Youmans (pronounced like 'yeoman' with an 's' added) is the best-kept secret
among contemporary American writers. --John Wilson, editor, Books and Culture Marly Youmans is a novelist and poet out of sync with the times
but in tune with the ages. --First Things

Monday, April 27, 2015

NPM6: I give you the fool

"The King and the Fool" by Mary Bullington
April, national poetry month, no. 6

The poem below is from The Book of the Red King, and was originally published here in Mezzo Cammin, along with some others from the series. The king and fool poems are very many, and some day they will be a beautiful hardcover book and a paperback and maybe something else, all with art by Clive Hicks-Jenkins. We haven't quite worked out how publication will work, as most presses that publish poetry don't publish such very long books of poetry or books with a lot of art, but it will happen eventually. It is a project we have dreamed about for a long time.

It's curious, but there is already art (even a sequence of three related pictures by Kim Vanderheiden) made about these as yet uncollected poems. They seem to appeal to painters, and I look forward to seeing the various ways the figures of the Fool, the King, and their friends manifest in the world, even before they appear as parts of a book. Shown here is a piece by my old friend Mary Bullington. It now hangs on the wall in my house. Perhaps I'll get permission to show some of the others... If they keep producing pictures, I think it would be wonderful to have a king and fool show some day.

Why the king, why the fool? A poet in our world is always the fool, occasionally a king.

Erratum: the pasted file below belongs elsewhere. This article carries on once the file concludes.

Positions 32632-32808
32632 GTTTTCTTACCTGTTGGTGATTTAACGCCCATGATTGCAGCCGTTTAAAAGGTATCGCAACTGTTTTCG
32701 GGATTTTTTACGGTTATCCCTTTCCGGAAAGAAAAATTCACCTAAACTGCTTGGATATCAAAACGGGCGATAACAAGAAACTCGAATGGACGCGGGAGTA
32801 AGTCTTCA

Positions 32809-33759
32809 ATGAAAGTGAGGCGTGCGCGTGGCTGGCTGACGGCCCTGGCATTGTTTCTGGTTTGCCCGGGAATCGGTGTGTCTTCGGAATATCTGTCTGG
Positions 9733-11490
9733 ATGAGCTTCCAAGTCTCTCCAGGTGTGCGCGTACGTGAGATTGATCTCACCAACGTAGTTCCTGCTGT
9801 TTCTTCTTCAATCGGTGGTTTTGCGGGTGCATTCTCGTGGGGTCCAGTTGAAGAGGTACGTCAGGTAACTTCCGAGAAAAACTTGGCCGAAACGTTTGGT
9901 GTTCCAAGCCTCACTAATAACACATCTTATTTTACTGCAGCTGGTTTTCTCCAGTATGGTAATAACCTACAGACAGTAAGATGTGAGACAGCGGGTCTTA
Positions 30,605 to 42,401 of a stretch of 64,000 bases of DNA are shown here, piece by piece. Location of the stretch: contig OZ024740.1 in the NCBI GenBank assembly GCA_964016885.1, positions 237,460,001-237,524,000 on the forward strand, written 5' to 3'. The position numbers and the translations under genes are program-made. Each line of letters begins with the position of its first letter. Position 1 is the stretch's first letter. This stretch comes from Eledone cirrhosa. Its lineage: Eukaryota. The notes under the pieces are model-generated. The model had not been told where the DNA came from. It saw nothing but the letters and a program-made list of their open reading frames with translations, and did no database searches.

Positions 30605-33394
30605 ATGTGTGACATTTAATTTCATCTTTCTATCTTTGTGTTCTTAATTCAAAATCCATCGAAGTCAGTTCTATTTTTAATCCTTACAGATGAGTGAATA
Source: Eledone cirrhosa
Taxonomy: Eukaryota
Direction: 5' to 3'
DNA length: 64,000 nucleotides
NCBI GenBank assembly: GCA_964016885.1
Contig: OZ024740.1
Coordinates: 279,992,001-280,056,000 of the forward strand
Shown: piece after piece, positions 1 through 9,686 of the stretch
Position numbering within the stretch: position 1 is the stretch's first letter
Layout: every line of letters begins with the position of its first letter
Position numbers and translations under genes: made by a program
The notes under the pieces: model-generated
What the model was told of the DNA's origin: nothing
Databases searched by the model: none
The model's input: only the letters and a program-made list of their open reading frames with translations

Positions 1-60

The Starry Fool

In a shivering of bells
The Fool comes shining, shimmering
Unseen along the moonshine way.

Little fir trees sprinkle his path
With needles, lift their limbs and point
To the bright whirligigs of stars.

And the crack in the Fool's heart is for once
Mended, as if without a seam:
He shakes his bell-branched staff at the stars.

So cold, no one plays the watchman,
But in the tower called The Spear 
The Red King rules the chiming hour.

There he will spy the moon-washed Fool
Skittling like a toy top through the city.
He will run outside to greet him,

Calling, My brother and my self, 
My mirror, the crack inside my heart!


  1. The Red King poems are up their with the best poetry I have ever read. They have a life of their own, somehow, and always have a magical effect on my well-being. I can't wait to have them in my hands!
    Clive Jenkins also has a unique and rather magical touch with imagery, so publications are going to be compelling - to say the least!

    1. Thank you, Paul. You have a gift for making people feel better that I needed this morning...

  2. I offer praise: Strange and lovely is "The Starry Fool" -- and these terms are not contradictory.
    I think that fools know they are fools, but kings do not know they are also fools; alas, too few of us know that we are fools. We fools would be wise to read _King Lear_ and (as a supplement) "The Starry Fool."

    Have a beautiful day!

    1. Hi Tim aka RT aka Robert--

      Thank you, sir, and no doubt you are right about fools and kings... Thanks for putting the poem in good company!


Alas, I must once again remind large numbers of Chinese salesmen and other worldwide peddlers that if they fall into the Gulf of Spam, they will be eaten by roaming Balrogs. The rest of you, lovers of grace, poetry, and horses (nod to Yeats--you do not have to be fond of horses), feel free to leave fascinating missives and curious arguments.